This is a bilingual event. On-demand French-English interpretation will be available.
Great powers. Allies and Friends. Rivals, or lately even enemies. These are the labels we typically use to refer to countries we care about the most for our defence and security. As talk of a “new Cold War” abounds in policy discourse, the world seems once again like it can be divided into rival, competing blocs. There are those we cooperate with, and others we compete with. Yet most countries of the world do not fall neatly within these categories. Instead, they are often located in-between (or even outside) such binaries. Their non-alignment concerns us, and we fear the implications of them choosing the “other” (wrong) side.
In the current geostrategic context, international institutions are a prime venue of competition as major powers vie for support but are met with resistance against attempts to force “the Rest” to pick sides. Friendshoring, through the reinforcement of existing alliances or the launching of new ones among the “like-minded,” also presents new opportunities for cooperation. It also results in fragmentation, closure and exclusion, perceived by some as provocations that increase the likelihood of conflict. In addition, rising threats below the threshold of war, in cyber, informational or AI domains, but also in the “new frontiers” of space and the deep sea, can lead to new types of conflict we are ill-prepared to face. Against this volatile backdrop, the security implications of climate change, from rising sea levels, disasters, food insecurity, and displacement, are increasingly salient. They beg for a kind of cooperation that is proving more challenging against the backdrop of fraught major power relations, and lead to tensions in the Arctic, the South China Sea, Africa, and elsewhere.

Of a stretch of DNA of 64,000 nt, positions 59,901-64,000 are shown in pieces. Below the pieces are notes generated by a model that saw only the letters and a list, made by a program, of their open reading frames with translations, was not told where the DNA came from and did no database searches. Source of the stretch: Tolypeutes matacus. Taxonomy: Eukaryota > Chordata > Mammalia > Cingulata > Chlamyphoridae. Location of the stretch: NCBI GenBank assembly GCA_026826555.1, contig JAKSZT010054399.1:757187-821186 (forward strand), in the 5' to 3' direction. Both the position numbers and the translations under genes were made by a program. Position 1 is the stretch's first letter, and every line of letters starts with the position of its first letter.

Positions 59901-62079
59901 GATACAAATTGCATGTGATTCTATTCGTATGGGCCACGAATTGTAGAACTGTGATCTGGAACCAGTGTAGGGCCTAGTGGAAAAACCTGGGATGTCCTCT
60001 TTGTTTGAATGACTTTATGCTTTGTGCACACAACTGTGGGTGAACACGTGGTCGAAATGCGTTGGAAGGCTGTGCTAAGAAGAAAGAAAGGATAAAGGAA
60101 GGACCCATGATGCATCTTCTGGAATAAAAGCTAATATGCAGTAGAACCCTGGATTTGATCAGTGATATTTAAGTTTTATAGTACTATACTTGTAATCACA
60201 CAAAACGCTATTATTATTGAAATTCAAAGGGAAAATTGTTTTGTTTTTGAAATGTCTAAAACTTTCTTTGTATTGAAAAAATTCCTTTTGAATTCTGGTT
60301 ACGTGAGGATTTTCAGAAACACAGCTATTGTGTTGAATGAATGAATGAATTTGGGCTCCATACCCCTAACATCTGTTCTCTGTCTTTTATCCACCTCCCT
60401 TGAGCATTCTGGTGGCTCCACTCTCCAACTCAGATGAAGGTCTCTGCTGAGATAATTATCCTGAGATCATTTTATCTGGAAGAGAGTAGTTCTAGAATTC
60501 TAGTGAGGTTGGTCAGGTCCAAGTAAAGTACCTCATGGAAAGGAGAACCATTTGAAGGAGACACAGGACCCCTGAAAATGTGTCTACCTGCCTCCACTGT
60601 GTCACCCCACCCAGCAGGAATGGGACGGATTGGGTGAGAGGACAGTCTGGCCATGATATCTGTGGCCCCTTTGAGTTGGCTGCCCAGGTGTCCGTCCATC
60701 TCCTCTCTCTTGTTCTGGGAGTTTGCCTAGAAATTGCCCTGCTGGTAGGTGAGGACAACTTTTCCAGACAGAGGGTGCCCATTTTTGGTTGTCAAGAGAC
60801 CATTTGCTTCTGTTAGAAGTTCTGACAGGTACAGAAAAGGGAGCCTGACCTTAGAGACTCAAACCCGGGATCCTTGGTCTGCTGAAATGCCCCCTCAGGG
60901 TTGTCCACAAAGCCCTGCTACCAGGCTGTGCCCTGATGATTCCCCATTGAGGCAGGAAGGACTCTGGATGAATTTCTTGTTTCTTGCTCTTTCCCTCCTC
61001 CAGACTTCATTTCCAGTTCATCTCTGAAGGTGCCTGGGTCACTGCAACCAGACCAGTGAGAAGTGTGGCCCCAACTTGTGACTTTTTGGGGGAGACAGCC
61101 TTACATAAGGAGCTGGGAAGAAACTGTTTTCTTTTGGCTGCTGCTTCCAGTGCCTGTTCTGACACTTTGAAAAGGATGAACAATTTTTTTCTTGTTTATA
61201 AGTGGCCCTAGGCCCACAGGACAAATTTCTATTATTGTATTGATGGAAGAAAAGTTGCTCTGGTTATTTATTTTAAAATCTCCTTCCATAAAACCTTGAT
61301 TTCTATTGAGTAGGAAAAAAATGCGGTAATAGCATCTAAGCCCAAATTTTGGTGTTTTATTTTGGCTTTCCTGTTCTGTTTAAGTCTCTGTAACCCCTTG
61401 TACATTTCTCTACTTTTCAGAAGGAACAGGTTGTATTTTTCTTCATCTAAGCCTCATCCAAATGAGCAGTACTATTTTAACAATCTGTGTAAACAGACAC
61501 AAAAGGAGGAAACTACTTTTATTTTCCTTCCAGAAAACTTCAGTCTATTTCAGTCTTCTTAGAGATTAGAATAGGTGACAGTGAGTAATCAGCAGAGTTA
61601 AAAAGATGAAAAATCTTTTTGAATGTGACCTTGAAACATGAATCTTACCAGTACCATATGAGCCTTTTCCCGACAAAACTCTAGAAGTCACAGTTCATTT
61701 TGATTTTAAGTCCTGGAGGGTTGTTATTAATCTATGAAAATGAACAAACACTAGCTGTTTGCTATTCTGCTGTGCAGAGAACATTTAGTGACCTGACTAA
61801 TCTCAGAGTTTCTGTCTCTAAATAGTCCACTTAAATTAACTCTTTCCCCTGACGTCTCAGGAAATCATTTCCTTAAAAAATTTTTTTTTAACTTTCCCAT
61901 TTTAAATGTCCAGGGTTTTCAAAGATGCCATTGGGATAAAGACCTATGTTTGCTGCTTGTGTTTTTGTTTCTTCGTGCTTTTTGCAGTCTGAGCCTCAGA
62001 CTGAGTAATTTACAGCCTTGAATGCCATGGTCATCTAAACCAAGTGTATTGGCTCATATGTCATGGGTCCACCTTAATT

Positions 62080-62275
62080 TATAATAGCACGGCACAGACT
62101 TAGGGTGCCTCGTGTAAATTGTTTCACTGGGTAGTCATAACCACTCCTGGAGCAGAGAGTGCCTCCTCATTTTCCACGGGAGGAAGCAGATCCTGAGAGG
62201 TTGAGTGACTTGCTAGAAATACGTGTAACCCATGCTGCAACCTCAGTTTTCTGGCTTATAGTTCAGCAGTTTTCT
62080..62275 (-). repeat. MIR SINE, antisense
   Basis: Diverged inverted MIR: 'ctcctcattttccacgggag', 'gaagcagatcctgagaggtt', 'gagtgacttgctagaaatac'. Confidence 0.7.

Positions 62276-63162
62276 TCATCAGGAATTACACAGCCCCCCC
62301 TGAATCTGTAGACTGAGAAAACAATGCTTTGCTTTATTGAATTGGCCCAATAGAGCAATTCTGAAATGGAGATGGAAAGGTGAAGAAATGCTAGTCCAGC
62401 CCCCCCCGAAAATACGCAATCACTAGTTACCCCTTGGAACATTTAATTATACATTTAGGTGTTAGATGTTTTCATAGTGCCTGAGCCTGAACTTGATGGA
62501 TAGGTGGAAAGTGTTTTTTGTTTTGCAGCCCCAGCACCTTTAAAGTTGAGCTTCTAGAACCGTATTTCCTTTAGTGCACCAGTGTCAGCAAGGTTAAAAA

This colloquium investigates why and how these various “in-betweens” of security and defence matter for Canada. It deals with a broad range of issues and geographical areas where cooperation and conflict unfold in tandem, straddling divides between “us” and “them.” It showcases that Canada should actively centre these actors, issues, and spaces in its defence and security policy if it is to approach the current global security environment with open eyes.
Marc De Bellefeuille, Deputy Director Cyber, Space and Emerging Technologies Policy, National Defence
Victoria Breda, Senior Analyst – PCO
Jean Daudelin, Associate Professor, Carleton University
Gen. Wayne Eyre, Chief of the Defence Staff
Michael Manulak, Assistant Professor, Carleton University
9:00 – 9:15:
Opening Remarks: Justin Massie, Network Co-Director and Full Professor, UQAM
9:15 – 10:15:
Keynote Speaker: General Wayne Eyre
Moderator: Sarah-Myriam Martin-Brûlé, Network Co-Director and Full Professor, Bishop’s University
10:15 – 10:30:
10:30 – 12:00:
Panel 1 – Cooperation In An Era of Emergence: The New Frontiers